WITHDRAWN: Hyaluronate for temporomandibular joint disorders

Department of Oral and Maxillofacial Surgery, State Key Laboratory of Oral Diseases, West China College of Stomatology, Sichuan University, No. 14, Section Three, Ren Min Nan Road, Chengdu, Sichuan, China, 610041.
Cochrane database of systematic reviews (Online) (Impact Factor: 6.03). 10/2013; 10(10):CD002970. DOI: 10.1002/14651858.CD002970.pub2
Source: PubMed


There is insufficient evidence to either support or refute the use of hyaluronate for treating patients with temporomandibular joint disorders. When the joint between lower jaw and the base of the skull is not working well it can led to movement problems, noises (clicking or grating), muscle spasms or pain (temporomandibular joint disorders (TMD)). Arthritis can also affect the joint. A range of treatment options are available including the injection of substances such as glucocorticoids or hyaluronate into the joint. Hyaluronate is sometimes used for osteoarthritis of the knees or hips. The review found that there is not enough evidence to judge whether hyaluronate injections into the joint are helpful for people with TMD. Reported side-effects were mild and transient. No data on quality of life were reported.

1 Follower
19 Reads
  • Source
    • "Even though the IAHA has been used for nearly two decades, the clinical effectiveness of the treatment has not been reviewed and summarized in the form of systematic review until the one published by Shi et al in 2003 39 . The authors concluded that there is insufficient evidence to support or refute the use of hyaluronate for treatment of TMD, and that further high quality RCT's on the use of hyaluronic acid need to be conducted before firm conclusions with regard to its effectiveness can be drawn. "
  • Source
    • "Shi et al. [110] assessed the effectiveness of intra-articular injection of hyaluronate both alone and in combination with other remedies on temporomandibular joint disorders. Seven studies were included in the review; three studies, including 109 patients with TMDs, compared hyaluronate with placebo; 2 studies (n = 71) reported long-term effects (three months or longer). "
    [Show abstract] [Hide abstract]
    ABSTRACT: This review explores the aetiology of temporomandibular disorders and discusses the controversies in variable treatment modalities. Pathologies of the temporomandibular joint (TMJ) and its' associated muscles of mastication are jointly termed temporomandibular disorders (TMDs). TMDs present with a variety of symptoms which include pain in the joint and its surrounding area, jaw clicking, limited jaw opening and headaches. It is mainly reported by middle aged females who tend to recognize the symptoms more readily than males and therefore more commonly seek professional help. Several aetiological factors have been acknowledged including local trauma, bruxism, malocclusion, stress and psychiatric illnesses. The Research Diagnostic Criteria of the Temporomandibular Disorders (RDC/TMD) is advanced to other criteria as it takes into consideration the socio-psychological status of the patient. Several treatment modalities have been recommended including homecare practices, splint therapy, occlusal adjustment, analgesics and the use of psychotropic medication; as well as surgery, supplementary therapy and cognitive behavioural therapy. Although splint therapy and occlusal adjustment have been extensively used, there is no evidence to suggest that they can be curative; a number of evidence-based trials have concluded that these appliances should not be suggested as part of the routine care. Surgery, except in very rare cases, is discouraged since it is the most invasive alternative; recent studies have shown healthier outcome with cognitive behavioural therapy.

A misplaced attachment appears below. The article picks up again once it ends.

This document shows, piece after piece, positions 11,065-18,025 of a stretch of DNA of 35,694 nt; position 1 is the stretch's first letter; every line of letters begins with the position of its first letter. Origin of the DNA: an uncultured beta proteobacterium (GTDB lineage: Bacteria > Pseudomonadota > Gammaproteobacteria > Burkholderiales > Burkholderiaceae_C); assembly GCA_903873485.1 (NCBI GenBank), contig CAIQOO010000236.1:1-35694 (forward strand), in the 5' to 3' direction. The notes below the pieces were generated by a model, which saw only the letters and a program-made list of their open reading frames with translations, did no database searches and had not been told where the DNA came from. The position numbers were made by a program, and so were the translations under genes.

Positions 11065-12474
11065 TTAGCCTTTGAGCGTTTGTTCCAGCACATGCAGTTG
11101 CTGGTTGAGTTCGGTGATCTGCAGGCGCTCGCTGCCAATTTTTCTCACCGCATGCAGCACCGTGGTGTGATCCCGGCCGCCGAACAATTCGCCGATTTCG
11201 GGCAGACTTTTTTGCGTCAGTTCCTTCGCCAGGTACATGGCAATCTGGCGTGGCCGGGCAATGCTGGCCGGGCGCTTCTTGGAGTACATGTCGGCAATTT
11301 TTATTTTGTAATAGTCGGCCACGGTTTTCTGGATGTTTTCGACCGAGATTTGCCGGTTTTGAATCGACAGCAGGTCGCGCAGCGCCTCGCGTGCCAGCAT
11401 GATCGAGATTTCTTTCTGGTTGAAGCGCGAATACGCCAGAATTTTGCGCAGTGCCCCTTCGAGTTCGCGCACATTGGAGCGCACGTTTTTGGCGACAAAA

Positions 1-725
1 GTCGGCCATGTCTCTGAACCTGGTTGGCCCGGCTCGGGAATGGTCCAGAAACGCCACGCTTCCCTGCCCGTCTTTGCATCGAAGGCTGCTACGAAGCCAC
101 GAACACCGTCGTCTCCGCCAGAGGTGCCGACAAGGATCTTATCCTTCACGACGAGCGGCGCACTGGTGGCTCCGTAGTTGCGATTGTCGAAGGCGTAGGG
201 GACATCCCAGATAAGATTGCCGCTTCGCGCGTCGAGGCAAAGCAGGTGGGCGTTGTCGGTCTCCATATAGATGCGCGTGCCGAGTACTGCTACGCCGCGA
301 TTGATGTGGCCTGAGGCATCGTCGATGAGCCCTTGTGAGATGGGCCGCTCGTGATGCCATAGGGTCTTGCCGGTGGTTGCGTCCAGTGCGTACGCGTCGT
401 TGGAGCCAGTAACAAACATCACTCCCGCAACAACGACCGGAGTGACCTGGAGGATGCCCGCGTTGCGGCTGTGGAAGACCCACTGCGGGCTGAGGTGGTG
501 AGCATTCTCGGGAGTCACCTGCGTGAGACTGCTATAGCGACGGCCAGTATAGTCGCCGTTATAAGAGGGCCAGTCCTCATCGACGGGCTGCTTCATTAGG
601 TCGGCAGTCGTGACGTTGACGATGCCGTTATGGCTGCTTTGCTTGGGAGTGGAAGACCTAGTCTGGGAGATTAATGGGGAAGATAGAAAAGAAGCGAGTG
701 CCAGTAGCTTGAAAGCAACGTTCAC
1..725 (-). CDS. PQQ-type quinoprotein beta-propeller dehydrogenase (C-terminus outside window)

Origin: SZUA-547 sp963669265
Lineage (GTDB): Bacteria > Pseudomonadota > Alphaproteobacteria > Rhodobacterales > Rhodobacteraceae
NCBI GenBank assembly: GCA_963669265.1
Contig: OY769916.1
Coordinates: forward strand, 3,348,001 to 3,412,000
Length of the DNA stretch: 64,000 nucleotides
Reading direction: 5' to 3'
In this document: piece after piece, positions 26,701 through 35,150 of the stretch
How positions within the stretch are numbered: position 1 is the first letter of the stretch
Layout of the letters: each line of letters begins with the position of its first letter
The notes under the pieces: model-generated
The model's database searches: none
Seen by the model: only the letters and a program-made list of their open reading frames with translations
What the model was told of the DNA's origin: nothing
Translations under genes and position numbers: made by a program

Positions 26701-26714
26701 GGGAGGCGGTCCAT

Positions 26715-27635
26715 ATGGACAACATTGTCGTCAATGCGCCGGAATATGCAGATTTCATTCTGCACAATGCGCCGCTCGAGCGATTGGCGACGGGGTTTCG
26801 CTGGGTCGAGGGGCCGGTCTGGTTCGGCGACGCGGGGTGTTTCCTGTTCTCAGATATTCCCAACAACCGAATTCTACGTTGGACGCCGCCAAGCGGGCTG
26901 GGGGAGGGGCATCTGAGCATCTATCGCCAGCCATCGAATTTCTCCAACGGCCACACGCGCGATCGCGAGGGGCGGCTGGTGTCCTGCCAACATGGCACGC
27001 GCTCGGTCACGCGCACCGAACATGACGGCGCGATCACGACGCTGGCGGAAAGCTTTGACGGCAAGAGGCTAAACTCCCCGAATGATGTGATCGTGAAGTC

International Archives of Medicine 02/2008; 1(1):23. DOI:10.1186/1755-7682-1-23 · 1.08 Impact Factor
  • [Show abstract] [Hide abstract]
    ABSTRACT: Although systematic reviews are the backbone of evidence-based dentistry, they have appeared infrequently in the clinical dental literature and their importance may not be recognized by dentists. The authors describe the steps taken in systematic reviews and perform a literature survey to identify published systematic reviews of topics relevant to clinical dentistry. The authors searched MEDLINE and the Cochrane databases of systematic reviews and abstracts of reviews of effectiveness, as well as identified reviews that were known to the authors but not found in the searches. Systematic reviews included in this survey stated the intention to identify all relevant articles within predefined limitations, applied defined exclusion and inclusion criteria, and presented complete raw or synthesized data from included studies. This literature survey identified 131 systematic reviews, 96 of which had direct clinical relevance. During the past 14 years, clinically relevant systematic reviews have been published with increasing frequency. These reviews vary in the types of studies included and the assessment of those studies. The results of the reviews also varied in their definitiveness, with 17 percent finding the evidence to be insufficient to answer the key question. An additional 50 percent of the 96 reviews hedged in answering the key question, by noting that the supporting evidence was weak in quality or limited in quantity. The number of systematic reviews that address clinical topics in dentistry is small but growing. However, the authors of more than one-half of these reviews believed that the evidence available to answer the key question was not strong. As systematic reviews continue to grow, dentistry will become better informed about the adequacy and congruence of the scientific evidence underpinning clinical practice.
    Journal of the American Dental Association (1939) 05/2004; 135(4):464-73. DOI:10.14219/jada.archive.2004.0212 · 2.01 Impact Factor
Show more


19 Reads
Available from